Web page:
Useful Tips to Have in the Back as a New Teacher

Teaching is a fairy tale. There are magical creatures, witches, and wizards, and morals to be learned.

Here are things you need to know as you begin your teaching adventure to prevent you from traveling down different paths and trying to figure out the moral of the story.

Don’t Feel the Need to Do It All.

  • Choose a few things you want to focus on, set goals, and work towards these. Over time, it will get easier but know that there will always be something to do. The list is endless: teaching, differentiation, assessments, playground duty, PLCs, staff meetings, homework, planning excursions, changing displays, and sharpening pencils.

Dare to make Mistakes.

  • Through mistakes, you learn, improve, and discover your preferences as a teacher. And that is okay! Don´t hesitate to do things, even if you are afraid you might fail. Don´t hold back; allow yourself to try something new.

The 4 Pillars of Teacher Health

  • Water, sleep, movement, and nutrition are key! Prioritize these things because these are simple, important, and effective things for maintaining energy, being able to make it through the day, staying focused, and getting things done.

Laugh and Be Heartful

  • Laughter is a great tool to use to connect with your students. Nothing is so serious that a good laugh can’t fix it! This is really a mood booster, makes things feel lighter and can mean the difference between getting annoyed or moving on.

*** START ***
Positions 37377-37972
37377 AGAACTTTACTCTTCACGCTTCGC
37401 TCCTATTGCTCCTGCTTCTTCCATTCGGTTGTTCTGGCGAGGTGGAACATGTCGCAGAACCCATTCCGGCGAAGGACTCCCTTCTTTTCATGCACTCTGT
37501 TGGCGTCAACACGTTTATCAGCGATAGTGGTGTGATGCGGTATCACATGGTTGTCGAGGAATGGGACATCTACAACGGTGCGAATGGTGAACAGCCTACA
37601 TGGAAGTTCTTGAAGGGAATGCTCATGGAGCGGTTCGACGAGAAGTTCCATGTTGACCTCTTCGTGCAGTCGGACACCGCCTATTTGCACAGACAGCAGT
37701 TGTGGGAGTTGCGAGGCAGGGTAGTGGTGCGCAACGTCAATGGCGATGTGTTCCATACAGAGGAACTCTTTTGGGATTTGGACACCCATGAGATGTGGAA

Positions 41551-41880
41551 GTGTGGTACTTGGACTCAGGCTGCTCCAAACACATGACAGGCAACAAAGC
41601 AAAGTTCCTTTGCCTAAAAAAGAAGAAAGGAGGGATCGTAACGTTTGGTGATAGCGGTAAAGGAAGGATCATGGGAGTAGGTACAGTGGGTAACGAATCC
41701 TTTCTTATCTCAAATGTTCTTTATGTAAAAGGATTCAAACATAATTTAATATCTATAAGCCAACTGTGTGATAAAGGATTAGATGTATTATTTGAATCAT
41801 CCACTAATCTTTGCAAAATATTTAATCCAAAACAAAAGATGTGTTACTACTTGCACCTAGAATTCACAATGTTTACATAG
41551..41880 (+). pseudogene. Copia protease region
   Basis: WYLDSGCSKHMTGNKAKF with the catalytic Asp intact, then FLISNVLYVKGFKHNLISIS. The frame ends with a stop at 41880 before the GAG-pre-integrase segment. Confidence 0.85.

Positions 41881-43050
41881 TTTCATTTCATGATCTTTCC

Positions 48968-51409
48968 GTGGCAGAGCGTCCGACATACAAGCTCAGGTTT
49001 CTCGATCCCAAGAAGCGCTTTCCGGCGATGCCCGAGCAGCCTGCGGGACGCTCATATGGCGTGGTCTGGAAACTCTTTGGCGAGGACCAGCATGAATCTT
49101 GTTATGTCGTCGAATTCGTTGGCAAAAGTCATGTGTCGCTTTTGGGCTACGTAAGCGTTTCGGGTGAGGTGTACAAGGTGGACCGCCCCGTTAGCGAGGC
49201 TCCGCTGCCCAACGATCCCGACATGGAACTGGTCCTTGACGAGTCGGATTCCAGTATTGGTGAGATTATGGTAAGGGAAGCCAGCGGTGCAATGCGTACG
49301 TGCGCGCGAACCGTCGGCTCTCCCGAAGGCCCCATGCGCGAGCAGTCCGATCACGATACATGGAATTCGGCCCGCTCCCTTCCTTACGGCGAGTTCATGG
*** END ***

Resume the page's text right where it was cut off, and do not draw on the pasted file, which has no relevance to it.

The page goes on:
Connection means Learning

  • Learn to know your students as people, finding out their interests and a bit about where they come from. Then, you can begin to organize and tailor content to meet their needs so learning can happen easily and much more effectively. Think of making this happen before the things in the curriculum!

Ask for Help All over Again and Again

  • Asking for help means you can take advice, recognize areas you need to develop, and work with colleagues. Asking for help is a sign of strength, not weakness! This is a great way to develop your skillset as a teacher. Do not struggle all alone; teachers are great at helping each other. Just ask them.

Please be Kind to Your Self

  • Teaching is special. It is demanding, stressful, and rewarding all at once. Some days, you will feel like you have it all together, and other days, you will have no idea what you are doing. So, welcome to teaching!

It definitely does get easier! But there will always be something to do, something to improve, and something that needs your attention. Be kind to yourself; you are doing the best you can!

bill wallace author teacher retirement plans

About Author

Bill Wallace blends his academic background in Literature with his ventures in International Business and finance. His professional journey took him across Europe, especially in Spain, where his passion for writing evolved. Since then, armed with his literary finesse and investment acumen, he has been crafting financial content for teachers worldwide. More about me.